My child is super picky- he has some sensory things going on, and also he has Pyroluria (more about that later) which includes a side effect of “meat aversion“. So, getting him to the more keto/traditional side of eating isn’t easy. Of course, he LOVES carbs. I have been transitioning him slowly, with help of food chaining and using the foods he does like all together and slowly adding new ones in.
The absolute hardest change was lunch. He won’t eat bread or anything soft… and he’s gluten free. So he was eating pecan rice crackers with almond butter every day for lunch. What is wrong with that? Well, even organic rice is full of arsenic and both almonds and rice contain phytic acid, which is an anti-nutrient. It keeps you from absorbing minerals and is very very bad for teeth. Also, he was sick of it, and barely eating any, so he was asking for snacks all afternoon… so I finally talked him into trying something new. It was not easy and took me a long time. Now that he is 6, I was able to convince him with some reasoning. Maybe your kid won’t melt down and go on hunger strike if you change his/her food but mine… well, I had to go about it differently. I used phrases like “Healthy people eat dinner for lunch” and “What you are eating is only enough for a two year old, and now that you are six, you need to eat a lot more protein so you can grow and get strong.”
With this honey mustard dressing as a dip, I got him to try chicken nuggets finally (healthy grain free ones). He began to get used to them. Since his sensory issue is that he really prefers crunchy things, I made him a diced chicken “salad” (no greens) with this honey mustard dressing with lots of crunchy things. I also made a shrimp version, which I explain below.
I made a baked chicken breast and chopped it very finely, and mixed it with vegetables and protein/fats he will eat, all chopped finely. So, finely diced chicken, diced carrots, petite peas cooked in butter, finely diced celery (inconspicuous new food, crunchy), finely diced roasted almonds (1 or 2), finely diced pickle, chopped bacon, chopped pork rinds. Anything new or possibly something he would reject I started with very very tiny amounts and added more if he did not complain. I mixed all but the bacon and pork rinds together with the honey mustard (recipe below) and then layered the bacon next to it, then the pork rinds- to keep them crispy. I tell him to mix it up before eating.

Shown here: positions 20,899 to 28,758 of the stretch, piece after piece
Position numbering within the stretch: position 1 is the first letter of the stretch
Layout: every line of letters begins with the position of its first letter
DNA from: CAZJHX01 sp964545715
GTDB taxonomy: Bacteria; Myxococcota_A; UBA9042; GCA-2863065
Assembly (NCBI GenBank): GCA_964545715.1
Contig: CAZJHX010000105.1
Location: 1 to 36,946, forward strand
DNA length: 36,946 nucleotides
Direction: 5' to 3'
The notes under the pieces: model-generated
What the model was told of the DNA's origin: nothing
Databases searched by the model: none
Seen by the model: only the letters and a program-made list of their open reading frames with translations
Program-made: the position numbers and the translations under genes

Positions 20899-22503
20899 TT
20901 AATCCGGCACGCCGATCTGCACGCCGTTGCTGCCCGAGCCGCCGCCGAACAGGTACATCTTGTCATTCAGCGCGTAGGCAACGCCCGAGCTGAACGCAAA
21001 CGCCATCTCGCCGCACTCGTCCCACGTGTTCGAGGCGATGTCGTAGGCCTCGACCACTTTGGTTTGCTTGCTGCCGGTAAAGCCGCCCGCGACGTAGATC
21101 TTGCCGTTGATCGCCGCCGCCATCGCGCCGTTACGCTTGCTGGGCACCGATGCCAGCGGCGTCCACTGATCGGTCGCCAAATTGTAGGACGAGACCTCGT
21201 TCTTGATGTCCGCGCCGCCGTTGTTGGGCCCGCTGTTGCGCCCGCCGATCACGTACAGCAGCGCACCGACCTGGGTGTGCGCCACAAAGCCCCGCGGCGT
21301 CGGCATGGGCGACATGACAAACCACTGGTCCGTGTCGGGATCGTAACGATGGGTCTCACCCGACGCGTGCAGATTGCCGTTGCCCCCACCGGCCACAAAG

I send his own fork and spoon (sensory issues and cheap silverware has a terrible feel! I remember this as a kid, myself. He even mentioned it) and I don’t send anything else so .. basically he eats it or at least finishes it when he gets home. What ingredients worked for my child, might not work for yours. So, think about what your child eats and devise your own recipe. But I hope this helps you. Also, I don’t send very much… the minimum that I think he needs. He doesn’t have much time to eat, and I don’t want to throw away these expensive ingredients once he mixes it up and the pork rinds get soggy.
I also do a similar shrimp salad with shrimp sautéed in butter and garlic powder, chopped fine. He usually likes them breaded for dinner- we fry in coconut oil and coat with cream and cassava root flour. So I have to chop it fine for this salad or he doesn’t like the texture. Same ingredients mostly, chopped fine: celery, carrots, brazil nut or macadamia nut, unsulphured cherries, sometimes tomatoes, sometimes bacon, and the pork rinds on the side. I tried a million different dressings for this- a tomato/remoulade base, olive oil, etc but he was too picky, so I am back to this same honey mustard for this, and he is eating it. I wonder about trying a lemon-honey-yogurt dressing though.. still using more honey that I’d like but at least a different taste to mix up the school week of lunches.
We have a system of snacks and mealtimes which do not include a dessert for a meal eaten. I don’t want dessert to become a reward or to influence how much he eats. For instance: clean plate = dessert -> this is not an association I want him to have. I struggled with weight most of my life until a few years ago and I don’t want to pass that on.
If he doesn’t eat enough lunch for instance, then he will have to be hungry for three hours. At snack time (after school/3:15 on non-school days), he can have his dessert first if he wants, and a snack. Some days we let him have a natural version of an almond-butter cup, I admit. Some days that dessert is one of my healthy chocolate pops or homemade jell-o, where gelatin outweighs juice IMO. Some days it’s frozen blueberries. Snacks could be carby too- really my goal right now is to get his meals healthy, one at a time. I’ve got breakfast and dinner in great shape, so now working on lunch. Once that is done, I will work on lessening the carbs of the sweet treat. One snack I feed him is my gluten free nut bars.
Since my child is not big on “creamy”, I started low with the yogurt in this recipe and increased it as time went on. Also, more yogurt makes it more of a creamy salad dressing, less makes it more of a dip.
- 1/4 cup yellow mustard, I used 365 organic
- 1/4 cup honey
- 1/2 teaspoon or squeeze lemon juice
- 2+ Tablespoons of FAGE plain TOTAL yogurt or similar full fat yogurt
- wire whisk
- Mix mustard, honey and lemon juice and stir.
- Add yogurt to taste- a small amount for a dip, or a larger amount for a salad dressing. Whisk with a wire whisk until well blended.
- Keep in a glass mason jar in the fridge, lasts at least a week.